Injured - The FindLaw Accident, Injury and Tort Law Blog

Dog Bite / Animal Attacks

Dog Bite and Animal Attacks are extremely common personal injury lawsuits, with laws that differ from state to state. The first thing in determining liability and responsibility for the animal attack is to determine who the owner of the animal is. While some states impose a "strict liability" on the owner, others will hold the owner liable only if the owner knew of the animal's "dangerous propensities". The strict liability test is a very low standard that imposes liability on the owner regardless of whether the owner was in the wrong. The dangerous propensities test is somewhat more difficult to meet, since there are several factors to consider, including the breed of the animal and the animal's past history.


Recently in Dog Bite / Animal Attacks Category

National Dog Bite Prevention Week runs from April 9 to 15 this year. The focus of the awareness program is to educate dog owners and the public about dog bite prevention.

To draw attention to the week, the Insurance Information Institute, in collaboration with State Farm, released a shocking report detailing the increase in dog bite claims over the past decade. Last year alone, there were over 18,000 claims filed against homeowners due to dog bites, which is nearly 3,500 more claims than in 2006.

When it comes to evaluating the value of any injury case, most people understand that bigger injuries correlate to bigger settlements. When it comes to dog bites and animal attacks, the owners will usually be held liable, barring extraordinary circumstances.

Not all animal bite cases will be severe injuries, or equate to large monetary damages. Typically, larger monetary awards occur if an animal attack leaves visible scarring, requires surgery extended medical care, or results in the need for mental health therapy, such as PTSD counseling.

Millions of equestrian enthusiasts ride horses every day without incident. But, as with any athletic pursuit involving large animals, it can be dangerous. Just ask Jenna Tatoulian, who was thrown from a horse while training in 2014, suffering multiple fractures in her pelvis and tailbone. Tatoulian is now suing the riding club, claiming that it was the club's water truck backfiring that spooked her horse.

Here's a closer look at Tatoulian's lawsuit, and others based on horse riding injuries.

Shark Bite Injury Case Brought Against Drunk Dive Instructor

Sharks are terrifying, which is why so many movies are made about them terrorizing us. But some people won’t be satisfied with the thrill of film and must see these creatures up close, and sometimes those who swim with sharks get hurt.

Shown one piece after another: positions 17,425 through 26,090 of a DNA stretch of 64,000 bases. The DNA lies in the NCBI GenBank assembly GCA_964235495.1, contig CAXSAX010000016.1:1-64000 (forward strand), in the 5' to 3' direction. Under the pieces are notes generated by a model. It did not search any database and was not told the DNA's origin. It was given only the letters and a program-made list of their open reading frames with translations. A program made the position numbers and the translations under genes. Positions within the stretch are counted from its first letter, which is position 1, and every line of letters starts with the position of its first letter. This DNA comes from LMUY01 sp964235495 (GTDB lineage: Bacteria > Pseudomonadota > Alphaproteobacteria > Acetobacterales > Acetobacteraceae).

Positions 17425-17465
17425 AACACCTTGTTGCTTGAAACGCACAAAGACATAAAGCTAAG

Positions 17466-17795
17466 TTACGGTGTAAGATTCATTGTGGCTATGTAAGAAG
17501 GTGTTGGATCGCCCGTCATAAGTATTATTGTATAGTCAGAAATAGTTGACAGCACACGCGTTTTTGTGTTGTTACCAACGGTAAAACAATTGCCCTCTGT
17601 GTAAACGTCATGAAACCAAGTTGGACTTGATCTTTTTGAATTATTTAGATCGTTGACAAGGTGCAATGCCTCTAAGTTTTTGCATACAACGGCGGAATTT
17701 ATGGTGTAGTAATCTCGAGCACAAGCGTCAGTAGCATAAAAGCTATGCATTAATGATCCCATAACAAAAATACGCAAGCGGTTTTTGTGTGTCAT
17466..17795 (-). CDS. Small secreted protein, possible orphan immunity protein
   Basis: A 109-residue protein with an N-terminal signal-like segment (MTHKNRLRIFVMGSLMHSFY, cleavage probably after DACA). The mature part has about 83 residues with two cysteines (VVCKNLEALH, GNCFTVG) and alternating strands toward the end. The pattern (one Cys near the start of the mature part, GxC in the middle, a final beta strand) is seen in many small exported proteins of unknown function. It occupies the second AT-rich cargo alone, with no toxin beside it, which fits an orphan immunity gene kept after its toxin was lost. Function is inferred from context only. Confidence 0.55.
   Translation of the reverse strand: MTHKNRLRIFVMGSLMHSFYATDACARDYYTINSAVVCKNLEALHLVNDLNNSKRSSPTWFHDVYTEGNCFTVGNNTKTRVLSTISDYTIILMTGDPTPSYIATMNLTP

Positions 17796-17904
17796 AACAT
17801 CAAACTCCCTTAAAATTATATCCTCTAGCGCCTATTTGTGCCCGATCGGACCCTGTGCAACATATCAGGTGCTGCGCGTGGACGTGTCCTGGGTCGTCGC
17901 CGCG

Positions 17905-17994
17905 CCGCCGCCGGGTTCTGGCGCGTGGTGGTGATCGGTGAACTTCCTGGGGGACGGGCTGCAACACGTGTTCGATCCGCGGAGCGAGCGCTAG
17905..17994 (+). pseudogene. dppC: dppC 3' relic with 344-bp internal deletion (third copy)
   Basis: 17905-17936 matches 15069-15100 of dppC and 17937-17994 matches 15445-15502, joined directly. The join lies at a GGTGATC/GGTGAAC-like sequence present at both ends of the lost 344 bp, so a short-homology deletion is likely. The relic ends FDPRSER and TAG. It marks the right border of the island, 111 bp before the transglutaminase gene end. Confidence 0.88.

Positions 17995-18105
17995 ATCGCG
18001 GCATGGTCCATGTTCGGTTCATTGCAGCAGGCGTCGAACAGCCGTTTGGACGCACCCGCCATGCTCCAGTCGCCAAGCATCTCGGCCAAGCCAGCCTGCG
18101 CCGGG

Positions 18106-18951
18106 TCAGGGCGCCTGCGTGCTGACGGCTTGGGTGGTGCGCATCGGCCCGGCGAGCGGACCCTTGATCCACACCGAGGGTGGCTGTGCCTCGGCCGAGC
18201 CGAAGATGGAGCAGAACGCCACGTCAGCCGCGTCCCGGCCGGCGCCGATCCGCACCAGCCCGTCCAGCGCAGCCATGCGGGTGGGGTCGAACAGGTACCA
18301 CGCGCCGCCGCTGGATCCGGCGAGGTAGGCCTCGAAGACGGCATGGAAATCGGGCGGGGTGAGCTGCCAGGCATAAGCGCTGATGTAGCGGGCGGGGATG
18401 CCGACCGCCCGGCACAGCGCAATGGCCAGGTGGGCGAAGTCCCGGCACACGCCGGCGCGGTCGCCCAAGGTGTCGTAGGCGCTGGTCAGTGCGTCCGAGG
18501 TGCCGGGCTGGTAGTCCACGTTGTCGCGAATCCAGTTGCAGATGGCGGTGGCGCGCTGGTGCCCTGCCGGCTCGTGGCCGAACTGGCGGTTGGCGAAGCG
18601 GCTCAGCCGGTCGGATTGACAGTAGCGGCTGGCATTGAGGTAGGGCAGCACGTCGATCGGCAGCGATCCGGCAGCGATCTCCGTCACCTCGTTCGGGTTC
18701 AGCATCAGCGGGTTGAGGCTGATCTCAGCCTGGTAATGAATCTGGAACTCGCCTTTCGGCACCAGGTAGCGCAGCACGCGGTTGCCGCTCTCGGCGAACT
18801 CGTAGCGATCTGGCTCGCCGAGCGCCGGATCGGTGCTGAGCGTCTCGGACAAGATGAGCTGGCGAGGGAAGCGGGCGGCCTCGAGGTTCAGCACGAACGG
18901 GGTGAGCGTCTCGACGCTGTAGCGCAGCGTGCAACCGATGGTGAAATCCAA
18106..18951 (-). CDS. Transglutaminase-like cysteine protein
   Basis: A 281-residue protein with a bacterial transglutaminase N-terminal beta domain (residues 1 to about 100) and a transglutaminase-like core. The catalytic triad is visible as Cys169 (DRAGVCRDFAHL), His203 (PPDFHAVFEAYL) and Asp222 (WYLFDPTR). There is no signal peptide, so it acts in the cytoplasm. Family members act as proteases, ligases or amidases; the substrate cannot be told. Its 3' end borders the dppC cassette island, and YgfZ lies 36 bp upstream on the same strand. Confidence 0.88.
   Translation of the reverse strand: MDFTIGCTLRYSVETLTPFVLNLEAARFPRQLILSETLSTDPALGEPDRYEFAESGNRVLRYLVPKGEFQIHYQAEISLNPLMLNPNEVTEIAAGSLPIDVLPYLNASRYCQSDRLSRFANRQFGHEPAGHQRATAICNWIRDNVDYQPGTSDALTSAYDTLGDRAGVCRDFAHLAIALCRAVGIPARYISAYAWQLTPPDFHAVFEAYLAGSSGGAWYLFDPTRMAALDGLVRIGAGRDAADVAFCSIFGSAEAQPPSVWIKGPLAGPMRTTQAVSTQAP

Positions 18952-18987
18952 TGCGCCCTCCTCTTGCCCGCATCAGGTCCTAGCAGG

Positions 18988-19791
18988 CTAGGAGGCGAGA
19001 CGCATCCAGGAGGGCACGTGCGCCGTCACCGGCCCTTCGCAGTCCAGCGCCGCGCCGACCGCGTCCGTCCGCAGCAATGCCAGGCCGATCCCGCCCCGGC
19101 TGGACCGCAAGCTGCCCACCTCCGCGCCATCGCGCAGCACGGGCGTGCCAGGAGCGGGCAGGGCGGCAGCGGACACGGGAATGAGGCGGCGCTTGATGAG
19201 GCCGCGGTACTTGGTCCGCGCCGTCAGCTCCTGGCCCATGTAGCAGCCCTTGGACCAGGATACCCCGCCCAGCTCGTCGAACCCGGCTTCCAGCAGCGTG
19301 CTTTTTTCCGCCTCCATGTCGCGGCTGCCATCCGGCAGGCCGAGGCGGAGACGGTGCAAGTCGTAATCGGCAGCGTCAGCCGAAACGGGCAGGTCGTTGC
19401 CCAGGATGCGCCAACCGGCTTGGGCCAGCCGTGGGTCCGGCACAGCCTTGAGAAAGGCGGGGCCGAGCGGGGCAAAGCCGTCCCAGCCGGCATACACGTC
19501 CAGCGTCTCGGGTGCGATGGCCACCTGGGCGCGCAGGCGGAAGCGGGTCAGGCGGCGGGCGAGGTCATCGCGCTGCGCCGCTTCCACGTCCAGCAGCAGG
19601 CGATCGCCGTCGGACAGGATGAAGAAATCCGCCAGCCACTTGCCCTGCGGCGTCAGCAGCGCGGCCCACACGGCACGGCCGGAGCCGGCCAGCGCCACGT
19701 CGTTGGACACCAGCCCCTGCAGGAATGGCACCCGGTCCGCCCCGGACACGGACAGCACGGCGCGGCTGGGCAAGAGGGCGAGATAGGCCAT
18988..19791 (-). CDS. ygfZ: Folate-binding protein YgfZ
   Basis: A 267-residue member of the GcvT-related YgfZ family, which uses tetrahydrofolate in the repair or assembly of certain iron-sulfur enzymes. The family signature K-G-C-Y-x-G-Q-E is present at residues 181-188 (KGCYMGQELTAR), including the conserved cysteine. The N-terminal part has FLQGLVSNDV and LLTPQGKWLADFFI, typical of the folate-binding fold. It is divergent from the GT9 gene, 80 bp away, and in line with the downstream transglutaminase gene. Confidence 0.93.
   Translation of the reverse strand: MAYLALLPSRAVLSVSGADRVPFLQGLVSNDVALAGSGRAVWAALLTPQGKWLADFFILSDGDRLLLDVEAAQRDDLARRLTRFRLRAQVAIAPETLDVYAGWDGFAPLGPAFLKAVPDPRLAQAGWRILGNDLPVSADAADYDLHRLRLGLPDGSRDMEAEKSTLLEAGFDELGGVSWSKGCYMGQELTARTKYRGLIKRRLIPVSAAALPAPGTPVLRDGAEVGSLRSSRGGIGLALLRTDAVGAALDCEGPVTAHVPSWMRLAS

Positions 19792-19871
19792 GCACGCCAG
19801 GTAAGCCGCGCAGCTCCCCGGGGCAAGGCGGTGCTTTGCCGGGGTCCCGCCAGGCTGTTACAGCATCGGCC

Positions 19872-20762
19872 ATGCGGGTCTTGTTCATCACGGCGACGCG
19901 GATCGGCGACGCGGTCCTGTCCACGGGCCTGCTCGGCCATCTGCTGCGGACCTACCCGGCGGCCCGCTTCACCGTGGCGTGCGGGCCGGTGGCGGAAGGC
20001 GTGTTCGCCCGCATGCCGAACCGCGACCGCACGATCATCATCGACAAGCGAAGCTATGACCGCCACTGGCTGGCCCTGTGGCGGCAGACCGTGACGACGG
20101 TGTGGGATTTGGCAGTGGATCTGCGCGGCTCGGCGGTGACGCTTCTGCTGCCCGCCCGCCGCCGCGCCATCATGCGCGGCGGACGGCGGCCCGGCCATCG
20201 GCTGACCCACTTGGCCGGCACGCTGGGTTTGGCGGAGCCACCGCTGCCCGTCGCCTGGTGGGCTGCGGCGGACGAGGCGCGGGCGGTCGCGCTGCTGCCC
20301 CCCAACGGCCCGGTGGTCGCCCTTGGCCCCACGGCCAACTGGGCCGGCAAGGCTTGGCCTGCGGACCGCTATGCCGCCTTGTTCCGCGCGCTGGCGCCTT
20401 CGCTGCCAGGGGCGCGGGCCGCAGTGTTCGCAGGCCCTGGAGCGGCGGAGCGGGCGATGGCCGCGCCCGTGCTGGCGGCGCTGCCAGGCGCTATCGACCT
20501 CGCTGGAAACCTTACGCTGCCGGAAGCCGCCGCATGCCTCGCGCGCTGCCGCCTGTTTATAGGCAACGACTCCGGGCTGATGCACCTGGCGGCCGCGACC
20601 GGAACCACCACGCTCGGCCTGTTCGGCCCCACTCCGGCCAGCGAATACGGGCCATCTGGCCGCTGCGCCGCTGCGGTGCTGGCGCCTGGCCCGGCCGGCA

A federal judge last week denied a motion to dismiss from defendants associated with a maritime tour that takes people to swim with sharks. The plaintiff says she was bitten by a shark when her allegedly drunk dive instructor negligently fed the creature bait that led it to her, and the court is allowing her claim to go forward under federal maritime law.

We love our pets. And we do our best to treat and train them well. But not every pet is perfect — or perfectly trained — and pet injuries happen. From the standard dog bite to our pets being injured themselves or causing us to slip and fall, injuries to pets and from pets are all too common and a common source of litigation.

Here’s what you need to know about dog attacks and other pet-related injuries:

Pet Regulation: Are There Dangerous Cat Laws?

Dangerous dog laws have become common, which raises an obvious question. What about cats?

Felines are basically little vampires who scratch stuff, apart from sucking blood. Why seemingly so little concern for them in the law? Do cat people have connects that make their pets exempt from regulation? We turned to the experts at the Animal Legal and Historical Center of Michigan State University to find out more.

In most cases, a dog can make a house a home. One of the few downsides to owning a dog is the potential for liability if your dog bites a person. 

If you live in a house with dogs, you might be liable for dog bites — even if you don’t personally own the dogs. That’s according to a recent decision in New York where the court ruled that that a dog owner’s housemates could be liable for a victim’s injuries from an attack.

Nearly 5 million Americans are bitten by dogs each year. According to the Centers for Disease Control and Prevention, more than half of the victims are children.

If a dog bites your child, can you sue?

In our many FindLaw's Injured posts, we've covered dog bite injuries quite extensively. However, they're not the only animals with teeth.

What happens when you're bitten by a wild animal, or your wild animal pet bites somebody? Who is liable? Here are three things to know about wild animal bites:

Dog Bite Injuries: Do You Have a Case?

Getting bitten by a dog is never a particularly pleasant experience.

But not every dog bit incident will necessarily make for a successful dog bite injury lawsuit. From the extent of any possible injuries, to the circumstances surrounding the incident, there are many factors that a personal injury attorney will use in determining the potential merits of a lawsuit.

What makes for a good dog bite injury claim? Here are a few questions that you will likely be asked: